Soon Tracy becomes an overnight sensation, but Velma's death grip on the show tightens as she tries to push her equally obnoxious daughter Amber (Brittany Snow) and her boyfriend Link Larkin (Zac Efron) as stars. Unfortunately for Amber it isn't long before Link only has eyes for Tracy. Velma makes plans to cancel "Negro Day" on the show, hosted by local R&B radio D.J. Motormouth Maybelle (Queen Latifah) and featuring her son Seaweed (Elijah Kelley). Here the film takes a sharp left turn into a parable on racism as Tracy organizes a protest march with the goal of integrating the show.

The events in Hairspray are supposed to take place in "1962" but really they don't at all. They take place in "fantasy movie land 1962" where a bunch of actors are singing and dancing on a spotless Hollywood soundstage wearing close approximations of 60's clothing. Musicals are supposed to exist in a kind of faux-reality so that's fine. Or at least it's fine until the very real issue of racism is introduced into the story in a fun, lighthearted way. I'm not in any way implying the film is offensive or tasteless, just that it's somewhat uncomfortable watching actors sing and dance about a topic like that.

The movie clearly wants to have a campy cartoon atmosphere and has its heart in the right place but when that element is introduced it's a clash and a feeling of uneasiness accompanies the rest of the picture. It isn't a major problem, but it is a noticeable, lingering one that hovers over most of the movie. The filmmakers were put in a tough spot here having to incorporate the dark element of racism into a PG-rated musical love fest and weren't entirely successful. In their defense, few would be. Those were the cards they were dealt with this story and they had no choice but to play them. Still, it doesn't come off that well.

The musical numbers are excellently choreographed and loads of fun with many of the actors give impressive vocal performances and those who don't more than make up for it with their charisma. As entertaining as it was though I just couldn't help but look at my watch and count down to exactly when certain events in the film would occur. I was right on cue most of the time. This created a sense of boredom for me even though what was happening onscreen was often far from boring. The screenplay has no surprises and veers very little from the 1988 version from the narrative standpoint. While Waters version made a trite, clich├ęd story seem surprising this doesn't because the tone is dumbed down for mainstream audiences.

There was a huge media blitz surrounding the film because of John Travolta's presence in drag, which is appropriate because that publicity looks like the only basis for the casting decision. When you look at Edna Turnblad all you see is Travolta dressed like a woman with a prosthetic face. This isn't a character or a performance. It's just a stunt to bring audiences into the theater and Travolta does nothing with the role other than invoke a high-pitched "girly" voice. That this is one his least embarrassing performances in recent years and has garnered high praise reveals more about the direction of his career than I wished to know.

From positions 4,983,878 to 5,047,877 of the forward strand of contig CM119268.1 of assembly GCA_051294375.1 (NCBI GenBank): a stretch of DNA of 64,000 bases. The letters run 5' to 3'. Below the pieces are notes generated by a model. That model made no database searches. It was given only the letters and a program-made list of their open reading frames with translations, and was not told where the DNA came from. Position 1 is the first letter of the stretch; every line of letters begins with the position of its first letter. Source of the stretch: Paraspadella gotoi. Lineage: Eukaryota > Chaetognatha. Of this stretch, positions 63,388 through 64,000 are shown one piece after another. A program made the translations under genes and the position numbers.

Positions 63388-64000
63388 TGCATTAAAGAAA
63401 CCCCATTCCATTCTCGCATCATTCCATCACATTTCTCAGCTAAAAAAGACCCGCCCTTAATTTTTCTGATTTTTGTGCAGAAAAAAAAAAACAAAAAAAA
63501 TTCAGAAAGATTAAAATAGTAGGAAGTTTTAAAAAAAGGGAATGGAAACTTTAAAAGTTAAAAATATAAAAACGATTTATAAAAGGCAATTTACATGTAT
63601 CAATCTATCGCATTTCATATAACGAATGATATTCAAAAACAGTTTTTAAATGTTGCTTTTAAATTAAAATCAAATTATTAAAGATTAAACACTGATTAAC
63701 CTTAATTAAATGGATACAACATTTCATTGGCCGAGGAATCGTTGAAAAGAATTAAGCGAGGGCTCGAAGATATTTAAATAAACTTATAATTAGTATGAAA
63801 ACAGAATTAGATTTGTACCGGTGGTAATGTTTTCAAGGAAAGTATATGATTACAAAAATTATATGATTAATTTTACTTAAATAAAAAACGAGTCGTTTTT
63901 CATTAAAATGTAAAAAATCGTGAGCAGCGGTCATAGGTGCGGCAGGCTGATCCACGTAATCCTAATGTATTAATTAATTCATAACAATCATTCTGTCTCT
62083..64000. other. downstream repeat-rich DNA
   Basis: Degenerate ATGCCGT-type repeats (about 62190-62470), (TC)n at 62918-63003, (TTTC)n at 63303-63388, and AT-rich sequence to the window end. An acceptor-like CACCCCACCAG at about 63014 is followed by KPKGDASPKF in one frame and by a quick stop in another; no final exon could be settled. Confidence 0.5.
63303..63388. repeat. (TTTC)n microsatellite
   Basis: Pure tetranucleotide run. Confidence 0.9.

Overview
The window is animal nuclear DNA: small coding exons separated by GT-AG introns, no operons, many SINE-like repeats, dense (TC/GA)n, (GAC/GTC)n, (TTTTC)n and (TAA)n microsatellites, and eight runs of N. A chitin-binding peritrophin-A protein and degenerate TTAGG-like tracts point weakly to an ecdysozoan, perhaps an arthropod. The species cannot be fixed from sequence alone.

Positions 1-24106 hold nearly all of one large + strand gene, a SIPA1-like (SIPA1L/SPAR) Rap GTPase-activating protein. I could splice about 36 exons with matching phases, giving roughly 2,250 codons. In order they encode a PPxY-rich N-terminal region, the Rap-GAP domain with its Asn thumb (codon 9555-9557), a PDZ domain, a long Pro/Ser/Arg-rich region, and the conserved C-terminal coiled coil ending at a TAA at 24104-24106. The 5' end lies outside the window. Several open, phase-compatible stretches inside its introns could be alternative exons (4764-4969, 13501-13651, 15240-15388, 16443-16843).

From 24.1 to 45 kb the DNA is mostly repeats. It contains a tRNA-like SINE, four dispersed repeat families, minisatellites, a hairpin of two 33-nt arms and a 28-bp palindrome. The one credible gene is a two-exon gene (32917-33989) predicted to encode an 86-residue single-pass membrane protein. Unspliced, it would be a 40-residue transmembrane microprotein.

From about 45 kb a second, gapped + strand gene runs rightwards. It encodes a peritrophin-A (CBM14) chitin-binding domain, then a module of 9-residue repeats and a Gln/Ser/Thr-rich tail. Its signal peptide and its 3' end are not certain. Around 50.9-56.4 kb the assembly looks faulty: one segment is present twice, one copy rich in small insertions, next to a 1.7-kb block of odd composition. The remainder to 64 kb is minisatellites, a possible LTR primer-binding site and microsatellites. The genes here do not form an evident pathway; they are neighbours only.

I'm always interested when I hear stories of people plucked from obscurity in open casting calls to star in major motion picture. Nikki Blonsky was working part-time at an ice cream shop when she was discovered for the role of Tracy and you'd be hard-pressed to find anyone more suited for it. It's fascinating because casting stories like this suggest that a lot of acting isn't necessarily something that can be taught. Certain actors just have it and others, no matter how long they've been plugging away or how much training they have, don't. They lack charisma, which is probably the single most important factor in becoming a successful performer. Blonsky has it in spades.

She holds the screen with fire and energy from the first second she appears all the way to the closing credits. This proves that sometimes for certain roles (especially ones like this) it helps to hit the street and find a regular person with little experience so they're not bogged down with actorish mannerisms. Plus, we see movies to spend time with characters that are in some ways a reflection of who we are. No one would understand that better than someone who actually is and that her story mirrors Tracy's could have only helped the performance.

Efron and Marsden are suitable in roles that don't demand anything while relative newcomer Elijah Kelley is magnetic in his scenes as Seaweed. Christopher Walken is one of those actors who could show up to read to phone book and it would be interesting. Here he brings his typical zany weirdness to the role of Tracy's father and is particularly hysterical in a scene where Pfeifer's character is trying (unsuccessfully) to seduce him in his gag store.

I had a strange reaction to Pfeifer's Velma. I hated her but I'm not sure it was for the reasons I was supposed to. Of course, she's a racist and we should hate her but this was different. I just didn't want to see her onscreen or in the movie. I didn't like looking at her or listening to her and I'm not entirely sure it had anything to do with Pfeifer's performance which is grotesque, but appropriate. At least it's not the worst performance in the film. That dubious honor goes to Amanda Bynes who somehow manages to be excruciatingly annoying despite having very few lines of dialogue or an important part at all. She just seems to stand there sucking on her lollipop and making goofy faces. I know since this is a musical I'm supposed to praise broad characterizations and exaggerated performances but this time it's difficult. The broad supporting performances work for the material, but at times they're irritating.